Protect yourself from Breast Cancer
- Over last ten years or so, breast cancer is the most common cancer in most cities in India, and 2nd most common in the rural areas.
- Although women are highly prone to breast cancer, men may rarely get it.
Know the risk factors
- Age: More incidences in India occur in women over the age of 40-50. However, breast cancers in young pre-menopausal women tend to be more aggressive.
- Family history: Women with close relatives or first-degree female relative (sister, mother, daughter) who’ve been diagnosed with breast cancer or an inherited mutation in the BRCA1 and BRCA2
- Race and ethnicity: White women are slightly more likely to develop breast cancer than are African-American women, but African-American women are more likely to die of this cancer.
- Dense breasts due to age, menopausal status, certain medications (including menopausal hormone therapy), pregnancy, and genetics.
- Exposure to the hormone estrogen:
- Longer Menstrual periods, i.e., early menarche or late menopause
- Combined hormone therapy given to women after menopause
- Parabens and phthalates in cosmetics, hair spray and many other cleaning product fragrances.
- Previous exposure to radiation for treatment of some malignancy (e.g., lymphoma).
- Diethylstilbestrol (DES) exposure
- Environmental pollutants such as organochlorine pesticides.
- Occupational exposures: Women employed in commercial sterilization facilities (exposure to high levels of ethylene oxide) and the night shift workers (disturbed sleep/wake cycles).
- Contraceptives: Oral contraceptives (birth control pills) and Depot-medroxyprogesterone acetate, DMPA (injectable progesterone for birth-control).
- Benign breast conditions: Women diagnosed with certain benign breast conditions might have an increased risk of breast cancer.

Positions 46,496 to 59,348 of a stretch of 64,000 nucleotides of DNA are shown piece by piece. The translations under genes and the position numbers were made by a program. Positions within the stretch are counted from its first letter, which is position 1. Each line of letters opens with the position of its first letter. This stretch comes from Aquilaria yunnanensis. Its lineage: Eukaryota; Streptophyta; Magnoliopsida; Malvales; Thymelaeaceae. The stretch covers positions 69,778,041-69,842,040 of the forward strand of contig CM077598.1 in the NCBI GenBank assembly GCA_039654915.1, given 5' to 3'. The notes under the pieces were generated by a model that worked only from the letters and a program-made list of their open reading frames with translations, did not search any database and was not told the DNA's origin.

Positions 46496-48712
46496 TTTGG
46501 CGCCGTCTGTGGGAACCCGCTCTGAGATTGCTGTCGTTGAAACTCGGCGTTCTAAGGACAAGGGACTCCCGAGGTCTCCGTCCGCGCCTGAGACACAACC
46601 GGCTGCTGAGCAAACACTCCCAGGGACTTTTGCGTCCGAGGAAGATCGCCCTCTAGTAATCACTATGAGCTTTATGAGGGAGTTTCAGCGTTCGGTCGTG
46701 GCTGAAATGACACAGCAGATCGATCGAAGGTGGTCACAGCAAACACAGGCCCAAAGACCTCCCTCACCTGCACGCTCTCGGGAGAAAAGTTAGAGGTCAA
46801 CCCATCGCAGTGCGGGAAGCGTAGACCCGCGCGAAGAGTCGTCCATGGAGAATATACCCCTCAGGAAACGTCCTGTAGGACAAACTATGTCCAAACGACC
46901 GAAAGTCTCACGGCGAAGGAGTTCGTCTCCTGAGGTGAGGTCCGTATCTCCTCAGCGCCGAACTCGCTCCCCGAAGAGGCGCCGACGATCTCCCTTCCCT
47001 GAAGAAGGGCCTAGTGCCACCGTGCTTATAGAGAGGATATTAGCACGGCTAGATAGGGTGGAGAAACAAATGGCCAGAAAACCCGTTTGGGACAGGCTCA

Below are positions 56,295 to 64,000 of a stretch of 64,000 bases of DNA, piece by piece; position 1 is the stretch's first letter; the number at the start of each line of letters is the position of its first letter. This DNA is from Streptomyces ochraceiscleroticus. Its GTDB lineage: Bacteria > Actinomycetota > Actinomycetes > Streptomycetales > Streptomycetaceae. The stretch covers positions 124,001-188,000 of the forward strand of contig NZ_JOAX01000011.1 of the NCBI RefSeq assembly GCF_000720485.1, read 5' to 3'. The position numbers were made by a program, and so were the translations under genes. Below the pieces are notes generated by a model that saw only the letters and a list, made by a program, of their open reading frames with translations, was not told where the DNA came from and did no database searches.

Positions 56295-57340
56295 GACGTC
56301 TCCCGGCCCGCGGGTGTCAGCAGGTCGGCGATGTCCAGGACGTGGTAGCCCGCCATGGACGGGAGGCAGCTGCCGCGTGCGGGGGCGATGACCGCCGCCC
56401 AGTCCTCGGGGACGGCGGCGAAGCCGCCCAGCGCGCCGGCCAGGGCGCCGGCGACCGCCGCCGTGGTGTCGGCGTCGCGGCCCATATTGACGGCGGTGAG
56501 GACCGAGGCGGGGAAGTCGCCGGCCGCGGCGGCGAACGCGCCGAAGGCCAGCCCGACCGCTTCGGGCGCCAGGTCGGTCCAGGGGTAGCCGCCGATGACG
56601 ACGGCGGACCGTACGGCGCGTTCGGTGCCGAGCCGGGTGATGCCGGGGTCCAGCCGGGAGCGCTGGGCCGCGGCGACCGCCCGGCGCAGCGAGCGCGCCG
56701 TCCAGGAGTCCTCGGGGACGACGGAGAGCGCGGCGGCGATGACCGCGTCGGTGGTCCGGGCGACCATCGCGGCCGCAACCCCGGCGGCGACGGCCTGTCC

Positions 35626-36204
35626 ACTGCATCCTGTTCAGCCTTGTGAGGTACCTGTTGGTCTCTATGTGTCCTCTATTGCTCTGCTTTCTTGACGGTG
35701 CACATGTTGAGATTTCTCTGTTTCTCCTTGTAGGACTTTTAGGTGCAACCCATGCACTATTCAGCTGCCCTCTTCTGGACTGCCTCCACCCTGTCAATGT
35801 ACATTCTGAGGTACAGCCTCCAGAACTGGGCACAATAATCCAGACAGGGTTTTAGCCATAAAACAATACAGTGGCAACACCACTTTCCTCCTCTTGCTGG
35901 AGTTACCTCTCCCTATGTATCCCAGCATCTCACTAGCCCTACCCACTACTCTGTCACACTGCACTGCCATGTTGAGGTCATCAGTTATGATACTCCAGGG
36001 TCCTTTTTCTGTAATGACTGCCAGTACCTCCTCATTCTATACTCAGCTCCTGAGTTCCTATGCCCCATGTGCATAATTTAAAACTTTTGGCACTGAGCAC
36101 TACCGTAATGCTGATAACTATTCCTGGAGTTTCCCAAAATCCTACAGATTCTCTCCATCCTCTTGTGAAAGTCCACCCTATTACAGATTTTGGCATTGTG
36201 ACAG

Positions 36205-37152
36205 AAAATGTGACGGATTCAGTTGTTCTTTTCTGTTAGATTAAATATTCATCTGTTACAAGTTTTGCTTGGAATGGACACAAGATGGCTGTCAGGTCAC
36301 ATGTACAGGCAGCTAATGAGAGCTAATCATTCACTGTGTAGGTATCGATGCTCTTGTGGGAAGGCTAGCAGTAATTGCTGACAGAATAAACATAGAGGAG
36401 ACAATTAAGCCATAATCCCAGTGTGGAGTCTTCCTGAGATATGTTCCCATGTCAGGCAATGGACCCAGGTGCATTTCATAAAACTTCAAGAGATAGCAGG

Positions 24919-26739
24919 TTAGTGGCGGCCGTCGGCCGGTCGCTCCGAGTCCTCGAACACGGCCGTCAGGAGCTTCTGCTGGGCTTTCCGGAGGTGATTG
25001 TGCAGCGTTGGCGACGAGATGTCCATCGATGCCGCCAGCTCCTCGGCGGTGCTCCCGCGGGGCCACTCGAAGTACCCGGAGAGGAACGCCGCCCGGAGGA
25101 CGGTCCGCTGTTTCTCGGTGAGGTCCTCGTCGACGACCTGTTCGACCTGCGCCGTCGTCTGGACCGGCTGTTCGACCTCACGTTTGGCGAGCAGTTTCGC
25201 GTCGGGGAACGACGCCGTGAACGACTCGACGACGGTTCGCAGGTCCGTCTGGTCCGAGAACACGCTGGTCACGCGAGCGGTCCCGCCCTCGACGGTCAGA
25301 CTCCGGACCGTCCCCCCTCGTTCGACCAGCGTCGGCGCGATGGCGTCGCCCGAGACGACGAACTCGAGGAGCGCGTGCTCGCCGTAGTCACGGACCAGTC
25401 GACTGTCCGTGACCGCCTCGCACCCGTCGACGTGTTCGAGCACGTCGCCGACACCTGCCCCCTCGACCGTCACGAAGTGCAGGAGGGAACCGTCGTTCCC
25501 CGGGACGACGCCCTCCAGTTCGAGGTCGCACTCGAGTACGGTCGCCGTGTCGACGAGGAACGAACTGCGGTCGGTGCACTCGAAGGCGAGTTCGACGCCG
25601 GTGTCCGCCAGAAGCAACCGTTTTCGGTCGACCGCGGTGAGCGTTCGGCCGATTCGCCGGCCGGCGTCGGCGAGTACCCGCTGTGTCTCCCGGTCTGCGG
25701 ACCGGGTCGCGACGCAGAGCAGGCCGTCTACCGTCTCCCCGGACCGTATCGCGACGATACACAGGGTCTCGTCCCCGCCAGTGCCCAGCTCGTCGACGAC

- Lobular carcinoma in situ: Also known as lobular neoplasia, it is an abnormal cellular outgrowth which may become cancerous (invasive) if left untreated for long.
- Other factors include alcohol-consumption, obesity and lower rates of breast-feeding.
Stay healthy, get screened
A screening plan is planned by the doctor depending upon the unique situation of the patient, if one has been diagnosed with breast cancer.
- A monthly breast self-exam: Women should know how their breasts normally look and feel and report any breast changes to a health care provider right away.
- A yearly medical breast exam by a doctor at age 40 and continuing for as long as a woman is in good health
- Clinical breast exam (CBE) about every 3 years for women in their 20s and 30s and every year for women 40 and over
- One might have one screening test, such as a mammogram, and then have a different test — an MRI — 6 months later.
In addition to the recommended screening guidelines for women at average risk, a screening plan for a woman with a history of breast cancer may include the above screening tests.
- For women aged 20-30 years, breast self-exam (BSE) is an option for those starting in their 20s. A breast self-exam is when you check your own breasts for lumps, changes in size or shape of the breast, or any other changes in the breasts or underarm (armpit)
- For women aged 40–49 years, mammography may save lives, but the benefit for younger women may be less than for older women.
- For women aged 50–69 years, all women in this age group should have mammograms on a regular basis
- For women above the age of 70 years, screening mammography is probably beneficial for women aged over 70 years who are in good health and have a life expectancy of about 10 years.
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